How do you collaborate in a pandemic?
A couple of years ago, I set up para-lab with Andrew Wilson (not this Andrew Wilson, but this one). The premise of para-lab is to facilitate collaborations between artists and scientists, creating a process where artists and scientists are equals, learning from each other and creating something new. There’s a standard model when it comes to artists collaborating with scientists, which tends to be that of art ‘illustrating’ science. Artists are often expected to enter the world of science, learn as best they can from it, and then make work ‘inspired’ by what they have learnt. We want to see if it’s possible for collaboration to take new forms, to try and establish a mutually beneficial platform for all practitioners, where the scientists are just as out-of-their-depth as the artists.
Trying is the operative word here, not because I don’t think we’ve succeeded, but because it is the trying that’s the fun part, for me anyway.
We are currently working regularly with three scientists: Michael Preuss, Philipp Frankel and Sam Hay. The artists are Nicola Ellis, Anthony Hall, Alyson Olson, Michelle Harrison, Laura Negus and David Boultbee. Before lockdown, we had orchestrated various collaborative making sessions, resulting in three separate, ongoing projects among smaller groups of participants. With lockdown came the almost complete closure of Manchester University, with laboratories closed and most practical scientific research put on hold. This has put a massive dampener on the para-lab projects, which rely on laboratory access.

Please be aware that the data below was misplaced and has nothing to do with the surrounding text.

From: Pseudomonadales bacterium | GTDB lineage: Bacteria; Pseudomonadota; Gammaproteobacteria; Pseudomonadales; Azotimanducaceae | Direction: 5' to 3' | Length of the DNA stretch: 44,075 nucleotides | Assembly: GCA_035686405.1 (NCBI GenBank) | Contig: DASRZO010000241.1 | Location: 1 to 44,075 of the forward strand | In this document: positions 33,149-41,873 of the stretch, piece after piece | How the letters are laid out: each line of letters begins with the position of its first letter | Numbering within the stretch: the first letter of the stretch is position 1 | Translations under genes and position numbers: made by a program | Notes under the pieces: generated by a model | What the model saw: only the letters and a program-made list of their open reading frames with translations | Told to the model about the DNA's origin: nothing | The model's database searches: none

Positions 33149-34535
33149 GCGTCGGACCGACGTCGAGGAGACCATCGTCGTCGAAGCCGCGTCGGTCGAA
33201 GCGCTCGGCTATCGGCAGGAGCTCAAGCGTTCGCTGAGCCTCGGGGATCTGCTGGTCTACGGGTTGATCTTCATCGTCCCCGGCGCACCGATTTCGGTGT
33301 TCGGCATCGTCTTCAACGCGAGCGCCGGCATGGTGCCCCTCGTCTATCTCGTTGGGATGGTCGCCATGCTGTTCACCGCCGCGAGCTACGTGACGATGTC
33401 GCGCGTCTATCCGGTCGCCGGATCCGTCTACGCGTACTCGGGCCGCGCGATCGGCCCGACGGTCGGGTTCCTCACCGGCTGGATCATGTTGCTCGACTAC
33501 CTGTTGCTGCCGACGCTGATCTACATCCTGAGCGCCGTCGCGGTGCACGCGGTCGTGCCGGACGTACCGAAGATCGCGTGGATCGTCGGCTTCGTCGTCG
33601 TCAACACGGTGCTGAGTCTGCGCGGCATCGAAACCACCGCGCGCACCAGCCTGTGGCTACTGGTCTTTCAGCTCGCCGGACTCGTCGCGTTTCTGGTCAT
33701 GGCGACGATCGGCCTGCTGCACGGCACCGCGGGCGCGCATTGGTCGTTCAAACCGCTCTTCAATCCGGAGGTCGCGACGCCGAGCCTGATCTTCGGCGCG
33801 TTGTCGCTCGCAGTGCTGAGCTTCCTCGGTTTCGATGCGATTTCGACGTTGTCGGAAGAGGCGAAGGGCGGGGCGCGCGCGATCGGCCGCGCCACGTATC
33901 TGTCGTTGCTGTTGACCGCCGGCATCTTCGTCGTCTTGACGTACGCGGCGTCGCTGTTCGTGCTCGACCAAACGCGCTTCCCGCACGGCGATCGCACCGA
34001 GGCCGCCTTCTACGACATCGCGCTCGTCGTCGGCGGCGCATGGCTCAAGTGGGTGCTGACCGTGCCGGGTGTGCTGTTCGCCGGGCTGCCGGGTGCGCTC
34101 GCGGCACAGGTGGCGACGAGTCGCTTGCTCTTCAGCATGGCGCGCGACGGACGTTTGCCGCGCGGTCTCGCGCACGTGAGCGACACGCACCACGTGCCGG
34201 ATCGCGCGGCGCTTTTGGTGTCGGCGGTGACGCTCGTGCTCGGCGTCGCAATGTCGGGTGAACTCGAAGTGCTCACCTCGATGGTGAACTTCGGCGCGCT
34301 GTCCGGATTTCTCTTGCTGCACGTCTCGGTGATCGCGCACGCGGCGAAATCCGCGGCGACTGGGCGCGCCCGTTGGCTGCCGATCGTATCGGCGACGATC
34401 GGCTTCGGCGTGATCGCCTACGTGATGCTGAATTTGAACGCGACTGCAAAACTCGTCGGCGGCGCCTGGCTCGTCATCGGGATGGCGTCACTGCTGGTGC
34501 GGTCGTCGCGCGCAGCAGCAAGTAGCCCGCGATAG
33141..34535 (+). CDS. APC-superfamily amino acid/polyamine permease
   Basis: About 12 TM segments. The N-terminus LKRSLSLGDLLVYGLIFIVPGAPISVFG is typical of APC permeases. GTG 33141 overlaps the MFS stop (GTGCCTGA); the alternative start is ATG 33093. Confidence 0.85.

So we’ve had to find new ways to keep para-lab alive. As the artists and scientists involved with para-lab have spent many hours of their lockdown locked in zoom meetings, we wanted to do something actual, not virtual. We decided to organise the ‘para-lab field trip’.
The field trip took place in the Pennines, on the border of the Marsden and Saddleworth moors on Sunday 28th June. It was great to get out of the house and see collaborators in their family units. It also gave our rusty social skills a much-needed focus. It was a truly wild day, with extremely strong winds and occasional downpours. One of the challenges of para-lab has been finding neutral territory, where neither the artists or scientists feel more at home than the other. Sometimes we do meet at art studios, but this usually feels more like ‘doing art’. We also meet at the University’s labs to ‘do science’. In order for it to feel like true collaboration, we wanted to find somewhere else.
Hence the moors! What better place to social distance?
Various activities took place, including Anthony Hall’s Meander-Delta Method, a process of walking, documenting and gathering:
We also brought along homemade equipment to test materials found in the environment:
And we did lots of playing, experimenting and exploring:
Nothing solid came from these activities, in terms of art or science. But there was something interesting happening in the process of trying. I’ve come to realise that a finished artwork can act as a self-imposed deadline, and that’s perhaps it’s most important role. We’re working together to produce a thing, but the thing is secondary to the working itself. Hopefully, one day para-lab will host another exhibition showcasing the outcomes of these collaborations, but in the meantime we will continue with the most important stuff: to meet, experiment and learn together.